Putting ITs Stock in a Proactive Approach

 
 
By Anne Chen  |  Posted 2004-02-23 Print this article Print
 
 
 
 
 
 
 

Despite SRO status, exchange works to comply with act voluntarily.

As many corporations agonize over Sarbanes-Oxley mandates, the Philadelphia Stock Exchange Inc. is complying with the act voluntarily.

The stock exchange, which recently incorporated, is exempt from Sarbanes-Oxley because it is not a publicly traded company. "We are not obligated to comply with Sarbanes-Oxley as an exchange because of our SRO [self-regulating organization] status," said Bernie Donnelly, vice president of the Quality Assurance Group at the exchange. "However, were working to comply because, someday down the road, we may become a public company and want to be ready."

Although their Sarbanes-Oxley compliance strategy is still in development, officials at the stock exchange said one thing is clear: Security is the priority.

Founded in 1790, the Philadelphia Stock Exchange is the nations first stock exchange. It trades more than 2,200 stocks, more than 1,180 listed equity options and 15 index options. In its automation division alone, the exchange employs more than 200 people.

Since the 1970s, the exchange has had to adhere to Securities and Exchange Commission requirements that include the ability to gather account and log files from mission-critical trading systems. The SEC requires the exchange to maintain a record of who has access to its systems and whether or not those users are authorized.

Status Report

Company: Philadelphia Stock Exchange Inc.
Location: Philadelphia
Sarbanes-Oxley stage: Evaluation of systems
Compliance timeline: As a company that is not publicly traded and just recently incorporated, the Philadelphia Stock Exchange is not required to comply with Sarbanes-Oxley—yet. It is choosing to voluntarily comply.
Currently focused on: Understanding Sarbanes-Oxley requirements; further increasing security and access to applications
Tools: IBM mainframes; Microsoft Corp.s Windows NT 4.0; Sun Microsystems Inc.s Solaris; Stratus Technologies Bermuda Ltd.s Stratus ftServer; Consul Risk Management BV Inc.s zSecure Suite, zAudit and zAdmin

Source: eWEEK reporting
"As far as Sarbanes-Oxley is concerned, the stock exchange has been under regulation forever, and a lot of what businesses are trying to deal with now is the kind of stuff weve been doing all along as an SRO," Donnelly said. "A lot of this is old hat to us."

The exchange runs a mixed computing environment that includes IBM mainframes, Microsoft Corp. Windows NT 4.0-based servers, Sun Microsystems Inc. Solaris-based servers and Stratus Technologies Bermuda Ltd. servers running Stratus Virtual Operating System.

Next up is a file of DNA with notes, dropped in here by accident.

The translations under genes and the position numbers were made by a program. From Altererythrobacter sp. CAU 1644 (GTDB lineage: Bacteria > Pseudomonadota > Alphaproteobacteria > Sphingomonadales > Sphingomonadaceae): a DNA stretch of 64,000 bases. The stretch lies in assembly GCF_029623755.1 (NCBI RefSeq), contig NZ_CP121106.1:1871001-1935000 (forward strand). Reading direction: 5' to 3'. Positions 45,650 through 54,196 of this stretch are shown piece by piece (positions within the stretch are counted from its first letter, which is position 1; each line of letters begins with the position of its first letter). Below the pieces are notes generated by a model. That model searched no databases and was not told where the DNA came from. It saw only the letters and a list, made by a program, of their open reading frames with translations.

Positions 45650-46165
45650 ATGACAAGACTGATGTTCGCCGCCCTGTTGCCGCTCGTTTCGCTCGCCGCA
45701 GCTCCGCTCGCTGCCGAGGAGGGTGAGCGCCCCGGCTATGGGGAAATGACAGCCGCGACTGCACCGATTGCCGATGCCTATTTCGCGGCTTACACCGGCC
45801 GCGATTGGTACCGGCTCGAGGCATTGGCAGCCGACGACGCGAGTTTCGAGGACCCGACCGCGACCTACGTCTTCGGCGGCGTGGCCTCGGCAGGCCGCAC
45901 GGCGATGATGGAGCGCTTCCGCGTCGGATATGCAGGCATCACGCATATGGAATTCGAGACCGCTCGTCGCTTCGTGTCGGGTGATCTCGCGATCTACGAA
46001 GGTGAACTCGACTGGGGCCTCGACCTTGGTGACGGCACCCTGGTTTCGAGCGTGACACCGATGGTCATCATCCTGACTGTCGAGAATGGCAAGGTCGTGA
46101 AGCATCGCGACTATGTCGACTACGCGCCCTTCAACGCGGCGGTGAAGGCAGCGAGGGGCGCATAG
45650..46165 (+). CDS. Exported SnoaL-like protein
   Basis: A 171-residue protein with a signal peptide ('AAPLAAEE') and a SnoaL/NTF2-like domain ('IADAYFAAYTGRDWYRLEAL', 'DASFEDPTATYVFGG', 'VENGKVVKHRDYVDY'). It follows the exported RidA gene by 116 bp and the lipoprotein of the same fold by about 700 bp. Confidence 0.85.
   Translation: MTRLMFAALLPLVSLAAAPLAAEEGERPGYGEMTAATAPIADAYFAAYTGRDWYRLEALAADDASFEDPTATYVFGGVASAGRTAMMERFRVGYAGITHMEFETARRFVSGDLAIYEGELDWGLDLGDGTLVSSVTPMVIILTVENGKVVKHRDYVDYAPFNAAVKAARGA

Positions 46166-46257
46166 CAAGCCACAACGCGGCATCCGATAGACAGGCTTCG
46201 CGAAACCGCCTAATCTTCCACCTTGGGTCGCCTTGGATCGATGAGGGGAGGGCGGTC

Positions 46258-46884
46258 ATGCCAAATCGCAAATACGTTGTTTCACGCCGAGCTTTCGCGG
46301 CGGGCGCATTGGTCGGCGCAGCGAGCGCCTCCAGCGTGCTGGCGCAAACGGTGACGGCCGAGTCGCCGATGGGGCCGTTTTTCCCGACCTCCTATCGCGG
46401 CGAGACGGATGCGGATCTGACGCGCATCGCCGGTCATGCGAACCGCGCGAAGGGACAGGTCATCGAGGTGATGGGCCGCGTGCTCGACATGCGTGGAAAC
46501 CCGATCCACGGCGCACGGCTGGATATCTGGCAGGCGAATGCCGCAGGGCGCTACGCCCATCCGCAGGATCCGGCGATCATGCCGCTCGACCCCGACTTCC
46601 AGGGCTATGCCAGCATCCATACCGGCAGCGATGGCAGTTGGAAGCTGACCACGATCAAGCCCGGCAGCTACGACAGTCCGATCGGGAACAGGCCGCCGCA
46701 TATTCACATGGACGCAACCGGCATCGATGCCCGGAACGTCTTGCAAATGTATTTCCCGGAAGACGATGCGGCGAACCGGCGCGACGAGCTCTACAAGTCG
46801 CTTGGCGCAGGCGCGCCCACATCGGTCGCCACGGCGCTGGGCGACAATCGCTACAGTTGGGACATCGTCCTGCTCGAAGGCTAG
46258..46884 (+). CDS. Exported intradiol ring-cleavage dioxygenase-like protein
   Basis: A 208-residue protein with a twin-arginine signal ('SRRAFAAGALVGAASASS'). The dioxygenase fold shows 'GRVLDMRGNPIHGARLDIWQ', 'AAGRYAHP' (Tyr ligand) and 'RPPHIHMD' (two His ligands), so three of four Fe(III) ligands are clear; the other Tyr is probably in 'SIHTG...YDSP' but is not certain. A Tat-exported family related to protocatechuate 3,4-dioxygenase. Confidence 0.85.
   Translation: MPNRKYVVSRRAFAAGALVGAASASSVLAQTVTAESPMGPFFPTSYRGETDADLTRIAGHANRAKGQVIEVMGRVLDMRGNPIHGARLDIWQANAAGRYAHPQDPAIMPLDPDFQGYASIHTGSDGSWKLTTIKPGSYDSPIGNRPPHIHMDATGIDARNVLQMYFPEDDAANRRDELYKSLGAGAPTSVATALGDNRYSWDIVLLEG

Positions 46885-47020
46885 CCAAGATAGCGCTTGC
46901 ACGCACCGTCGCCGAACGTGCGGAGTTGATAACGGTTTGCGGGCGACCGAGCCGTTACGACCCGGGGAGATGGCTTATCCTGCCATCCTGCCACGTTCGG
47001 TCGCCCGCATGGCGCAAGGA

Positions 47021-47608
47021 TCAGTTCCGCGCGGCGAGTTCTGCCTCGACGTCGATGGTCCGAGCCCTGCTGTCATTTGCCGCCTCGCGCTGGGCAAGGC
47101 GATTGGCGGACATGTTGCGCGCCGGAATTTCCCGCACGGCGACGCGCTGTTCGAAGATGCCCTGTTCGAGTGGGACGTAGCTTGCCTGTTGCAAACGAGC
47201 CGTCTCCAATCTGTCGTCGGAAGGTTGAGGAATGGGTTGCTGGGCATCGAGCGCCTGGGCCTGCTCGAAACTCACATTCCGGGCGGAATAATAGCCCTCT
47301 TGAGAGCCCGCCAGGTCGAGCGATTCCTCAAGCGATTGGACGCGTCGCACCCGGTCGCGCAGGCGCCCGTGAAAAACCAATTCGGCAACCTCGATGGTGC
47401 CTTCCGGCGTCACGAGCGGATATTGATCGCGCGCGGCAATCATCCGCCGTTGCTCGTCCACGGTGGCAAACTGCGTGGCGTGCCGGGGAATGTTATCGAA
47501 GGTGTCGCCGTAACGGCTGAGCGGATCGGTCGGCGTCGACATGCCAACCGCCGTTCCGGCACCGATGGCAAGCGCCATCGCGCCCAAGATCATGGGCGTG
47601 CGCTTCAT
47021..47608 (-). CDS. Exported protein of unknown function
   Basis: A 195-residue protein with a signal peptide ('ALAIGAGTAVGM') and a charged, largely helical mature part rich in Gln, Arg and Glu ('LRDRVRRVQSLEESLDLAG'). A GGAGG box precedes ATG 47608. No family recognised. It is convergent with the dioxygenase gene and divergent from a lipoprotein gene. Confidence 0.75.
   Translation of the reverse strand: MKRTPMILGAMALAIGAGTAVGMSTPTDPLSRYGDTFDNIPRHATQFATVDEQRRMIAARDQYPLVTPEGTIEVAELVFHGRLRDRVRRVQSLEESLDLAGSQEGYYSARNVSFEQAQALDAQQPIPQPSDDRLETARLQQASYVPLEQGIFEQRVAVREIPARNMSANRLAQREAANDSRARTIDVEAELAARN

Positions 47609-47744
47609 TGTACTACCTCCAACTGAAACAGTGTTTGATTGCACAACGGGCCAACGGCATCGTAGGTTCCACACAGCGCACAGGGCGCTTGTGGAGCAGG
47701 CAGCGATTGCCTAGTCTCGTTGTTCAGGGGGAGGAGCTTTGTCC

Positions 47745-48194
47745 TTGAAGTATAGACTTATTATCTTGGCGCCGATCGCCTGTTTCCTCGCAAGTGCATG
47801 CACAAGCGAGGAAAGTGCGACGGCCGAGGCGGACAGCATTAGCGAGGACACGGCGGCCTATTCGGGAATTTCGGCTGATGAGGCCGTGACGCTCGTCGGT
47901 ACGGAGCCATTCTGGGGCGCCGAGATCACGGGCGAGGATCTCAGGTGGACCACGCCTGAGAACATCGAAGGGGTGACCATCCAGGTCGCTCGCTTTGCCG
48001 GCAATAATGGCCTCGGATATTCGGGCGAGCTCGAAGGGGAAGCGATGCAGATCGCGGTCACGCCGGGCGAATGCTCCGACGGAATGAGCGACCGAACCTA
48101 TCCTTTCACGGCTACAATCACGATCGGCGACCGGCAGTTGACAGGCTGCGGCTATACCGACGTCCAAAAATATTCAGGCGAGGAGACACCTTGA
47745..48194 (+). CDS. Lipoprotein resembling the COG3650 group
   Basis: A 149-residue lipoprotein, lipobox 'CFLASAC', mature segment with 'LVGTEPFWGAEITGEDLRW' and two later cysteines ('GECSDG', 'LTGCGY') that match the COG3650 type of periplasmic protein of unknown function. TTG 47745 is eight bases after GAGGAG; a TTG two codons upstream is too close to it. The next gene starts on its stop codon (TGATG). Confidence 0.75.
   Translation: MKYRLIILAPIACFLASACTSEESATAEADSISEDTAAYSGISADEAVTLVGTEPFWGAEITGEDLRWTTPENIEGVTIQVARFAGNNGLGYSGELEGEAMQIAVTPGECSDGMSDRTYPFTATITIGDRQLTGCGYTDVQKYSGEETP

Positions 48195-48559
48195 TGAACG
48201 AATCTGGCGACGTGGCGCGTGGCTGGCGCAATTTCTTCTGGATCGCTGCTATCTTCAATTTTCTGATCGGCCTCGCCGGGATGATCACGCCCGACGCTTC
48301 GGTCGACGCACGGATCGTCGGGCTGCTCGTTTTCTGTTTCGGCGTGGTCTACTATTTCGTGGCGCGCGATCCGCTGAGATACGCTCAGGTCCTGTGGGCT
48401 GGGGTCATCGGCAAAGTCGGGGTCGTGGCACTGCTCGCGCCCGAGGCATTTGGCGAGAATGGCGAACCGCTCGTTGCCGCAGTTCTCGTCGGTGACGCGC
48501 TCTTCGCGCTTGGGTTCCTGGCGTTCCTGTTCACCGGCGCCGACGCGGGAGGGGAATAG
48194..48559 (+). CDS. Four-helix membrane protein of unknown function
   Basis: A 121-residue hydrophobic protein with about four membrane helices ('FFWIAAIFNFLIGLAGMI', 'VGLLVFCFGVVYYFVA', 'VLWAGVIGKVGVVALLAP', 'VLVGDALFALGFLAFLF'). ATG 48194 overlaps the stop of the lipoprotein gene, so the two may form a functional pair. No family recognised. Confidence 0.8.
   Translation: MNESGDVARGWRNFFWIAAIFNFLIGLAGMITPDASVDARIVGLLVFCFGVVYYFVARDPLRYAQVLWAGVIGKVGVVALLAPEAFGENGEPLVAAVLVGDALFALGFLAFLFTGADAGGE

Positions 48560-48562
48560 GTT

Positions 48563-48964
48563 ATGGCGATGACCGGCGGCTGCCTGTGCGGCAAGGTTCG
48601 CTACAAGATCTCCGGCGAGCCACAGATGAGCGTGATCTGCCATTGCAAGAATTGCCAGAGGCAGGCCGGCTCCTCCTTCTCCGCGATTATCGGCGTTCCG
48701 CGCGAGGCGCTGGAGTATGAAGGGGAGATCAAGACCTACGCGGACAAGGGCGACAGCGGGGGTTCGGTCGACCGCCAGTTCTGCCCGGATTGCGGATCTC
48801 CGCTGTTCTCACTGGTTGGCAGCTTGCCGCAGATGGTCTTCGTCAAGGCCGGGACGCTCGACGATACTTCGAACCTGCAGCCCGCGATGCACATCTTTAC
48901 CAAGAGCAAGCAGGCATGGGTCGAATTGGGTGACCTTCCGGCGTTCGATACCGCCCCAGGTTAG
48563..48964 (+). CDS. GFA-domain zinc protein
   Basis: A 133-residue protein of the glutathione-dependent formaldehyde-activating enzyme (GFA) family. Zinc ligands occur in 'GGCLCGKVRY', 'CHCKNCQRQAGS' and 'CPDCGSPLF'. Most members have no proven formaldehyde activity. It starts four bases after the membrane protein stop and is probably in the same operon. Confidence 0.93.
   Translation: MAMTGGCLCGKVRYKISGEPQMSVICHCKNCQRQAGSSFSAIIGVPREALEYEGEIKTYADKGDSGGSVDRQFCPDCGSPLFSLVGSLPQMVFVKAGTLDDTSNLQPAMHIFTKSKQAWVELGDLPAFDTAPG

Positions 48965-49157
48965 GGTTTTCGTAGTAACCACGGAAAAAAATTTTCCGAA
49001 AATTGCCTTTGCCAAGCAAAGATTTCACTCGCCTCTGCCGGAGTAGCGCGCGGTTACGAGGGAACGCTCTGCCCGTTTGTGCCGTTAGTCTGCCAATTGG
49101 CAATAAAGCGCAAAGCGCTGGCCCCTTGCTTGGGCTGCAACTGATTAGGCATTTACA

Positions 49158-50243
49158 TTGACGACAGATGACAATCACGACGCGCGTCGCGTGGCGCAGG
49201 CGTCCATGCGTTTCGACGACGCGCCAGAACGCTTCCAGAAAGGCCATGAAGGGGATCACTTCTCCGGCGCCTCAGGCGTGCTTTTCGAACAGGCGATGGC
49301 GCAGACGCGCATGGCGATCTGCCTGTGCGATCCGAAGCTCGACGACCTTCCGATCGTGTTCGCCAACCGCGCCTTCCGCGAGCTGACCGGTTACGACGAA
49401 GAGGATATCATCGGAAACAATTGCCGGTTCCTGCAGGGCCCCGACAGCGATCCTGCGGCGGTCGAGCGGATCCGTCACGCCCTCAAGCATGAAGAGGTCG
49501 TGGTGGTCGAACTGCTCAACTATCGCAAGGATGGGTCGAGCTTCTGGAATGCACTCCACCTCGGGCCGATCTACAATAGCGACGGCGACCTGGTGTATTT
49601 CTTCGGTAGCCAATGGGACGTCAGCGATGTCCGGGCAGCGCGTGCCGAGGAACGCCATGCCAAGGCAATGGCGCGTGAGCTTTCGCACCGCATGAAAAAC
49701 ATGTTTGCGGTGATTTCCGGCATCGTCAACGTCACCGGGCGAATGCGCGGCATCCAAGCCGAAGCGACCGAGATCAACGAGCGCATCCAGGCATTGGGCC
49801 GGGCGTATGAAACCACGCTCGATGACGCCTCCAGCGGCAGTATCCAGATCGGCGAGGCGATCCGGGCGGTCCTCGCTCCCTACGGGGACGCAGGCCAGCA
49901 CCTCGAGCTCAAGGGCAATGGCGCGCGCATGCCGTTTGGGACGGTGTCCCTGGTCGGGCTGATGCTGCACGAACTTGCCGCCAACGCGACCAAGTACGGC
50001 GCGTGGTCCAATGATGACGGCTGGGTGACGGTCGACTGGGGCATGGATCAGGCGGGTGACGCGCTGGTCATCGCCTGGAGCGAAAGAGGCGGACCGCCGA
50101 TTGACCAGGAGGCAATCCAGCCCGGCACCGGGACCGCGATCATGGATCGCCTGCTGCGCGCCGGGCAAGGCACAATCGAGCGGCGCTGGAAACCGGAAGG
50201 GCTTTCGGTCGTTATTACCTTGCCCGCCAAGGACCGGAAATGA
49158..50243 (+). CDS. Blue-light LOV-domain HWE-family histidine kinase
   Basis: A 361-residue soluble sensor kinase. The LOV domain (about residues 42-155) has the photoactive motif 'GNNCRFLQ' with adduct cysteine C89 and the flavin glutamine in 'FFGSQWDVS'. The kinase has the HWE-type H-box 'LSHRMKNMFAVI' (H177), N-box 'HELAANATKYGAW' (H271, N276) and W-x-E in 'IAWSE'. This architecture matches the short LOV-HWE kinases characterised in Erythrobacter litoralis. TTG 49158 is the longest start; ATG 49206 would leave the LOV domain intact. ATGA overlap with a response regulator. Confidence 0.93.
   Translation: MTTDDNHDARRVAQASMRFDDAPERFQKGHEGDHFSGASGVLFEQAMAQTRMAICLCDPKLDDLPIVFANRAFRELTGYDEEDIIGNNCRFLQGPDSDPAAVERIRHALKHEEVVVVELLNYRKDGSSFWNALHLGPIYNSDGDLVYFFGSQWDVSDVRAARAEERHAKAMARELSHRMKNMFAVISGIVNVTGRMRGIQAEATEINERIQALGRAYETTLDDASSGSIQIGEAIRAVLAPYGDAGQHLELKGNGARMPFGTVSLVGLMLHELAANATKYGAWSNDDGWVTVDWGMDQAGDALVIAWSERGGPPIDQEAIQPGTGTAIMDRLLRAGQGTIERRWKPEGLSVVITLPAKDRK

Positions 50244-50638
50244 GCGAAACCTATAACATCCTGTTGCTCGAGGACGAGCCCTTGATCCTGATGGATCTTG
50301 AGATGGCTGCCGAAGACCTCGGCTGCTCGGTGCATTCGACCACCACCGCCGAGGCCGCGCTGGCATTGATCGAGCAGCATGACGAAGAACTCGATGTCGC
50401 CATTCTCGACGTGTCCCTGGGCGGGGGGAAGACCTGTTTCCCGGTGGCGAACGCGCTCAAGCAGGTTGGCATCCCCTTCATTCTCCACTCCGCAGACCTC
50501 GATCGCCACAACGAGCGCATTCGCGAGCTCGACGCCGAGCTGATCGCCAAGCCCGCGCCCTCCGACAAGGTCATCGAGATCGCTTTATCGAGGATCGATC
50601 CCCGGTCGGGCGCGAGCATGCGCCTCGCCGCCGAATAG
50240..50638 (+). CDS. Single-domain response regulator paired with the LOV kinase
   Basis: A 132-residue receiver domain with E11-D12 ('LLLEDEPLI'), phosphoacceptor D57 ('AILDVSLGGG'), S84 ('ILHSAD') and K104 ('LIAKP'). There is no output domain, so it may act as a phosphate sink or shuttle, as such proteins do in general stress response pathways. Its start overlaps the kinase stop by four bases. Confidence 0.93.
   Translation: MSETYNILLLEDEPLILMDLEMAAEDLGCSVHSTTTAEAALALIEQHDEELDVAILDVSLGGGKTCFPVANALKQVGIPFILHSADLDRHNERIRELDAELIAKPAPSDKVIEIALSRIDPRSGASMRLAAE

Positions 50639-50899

The exchange had used auditing and policy management software from Consul Risk Management Inc. to manage security access for its IBM mainframes and Microsoft and Sun servers, but the software did not work with the Stratus systems. Donnelly was reluctant to run separate packages to manage the Stratus boxes because of increased management issues.

In 2002, the exchange teamed with Consul to develop an event management tool for the Stratus platform. The exchange deployed the Stratus-based tool last year along with Consul InSight Security Manager, which enables the exchange to view data for all its systems in one report.

The exchange currently runs as many as 30,000 messages per second. This process generates event logs covering 3 feet of paper per day per server.

Federal law—including Sarbanes-Oxley—mandates that security administrators log and analyze this information, and the process of going through the logs manually is tedious.

Agents from the Consul InSight Security Manager software collect data and pull it into a Sun 6500 Server. The tool then pools all the data and puts it into a common language so that IT managers and the exchange go through only one report to verify that authorized users are on its network.

By using Consul InSight Security Manager, the exchange can automate event management and auditing, according to Allan Pomerantz, chief security officer at the exchange.

"We used to be in a reactionary mode, and now we can be proactive," Pomerantz said. "While we are just beginning to understand what our Sarbanes-Oxley requirements are, we do understand that one of the requirements is good security. If youre going to sign off on the accuracy of your financial statement, you need to have some assurance that theyre secure."

Donnelly said he hopes later this year to have exceptions automated so that whenever someone logs onto a production system, Consul InSight Security Manager will automatically alert IT that someone logged in, which system the user logged in to and whether the person is authorized.

As the stock exchange works to improve its security procedures, the organization is developing a framework for the documentation of policies and procedures specific to Sarbanes-Oxley.

"If we can accomplish the documentation this year, well have made major strides," Donnelly said. "Its a good position to be in."

 
 
 
 
As a senior writer for eWEEK Labs, Anne writes articles pertaining to IT professionals and the best practices for technology implementation. Anne covers the deployment issues and the business drivers related to technologies including databases, wireless, security and network operating systems. Anne joined eWeek in 1999 as a writer for eWeek's eBiz Strategies section before moving over to Labs in 2001. Prior to eWeek, she covered business and technology at the San Jose Mercury News and at the Contra Costa Times.
 
 
 
 
 
 
 

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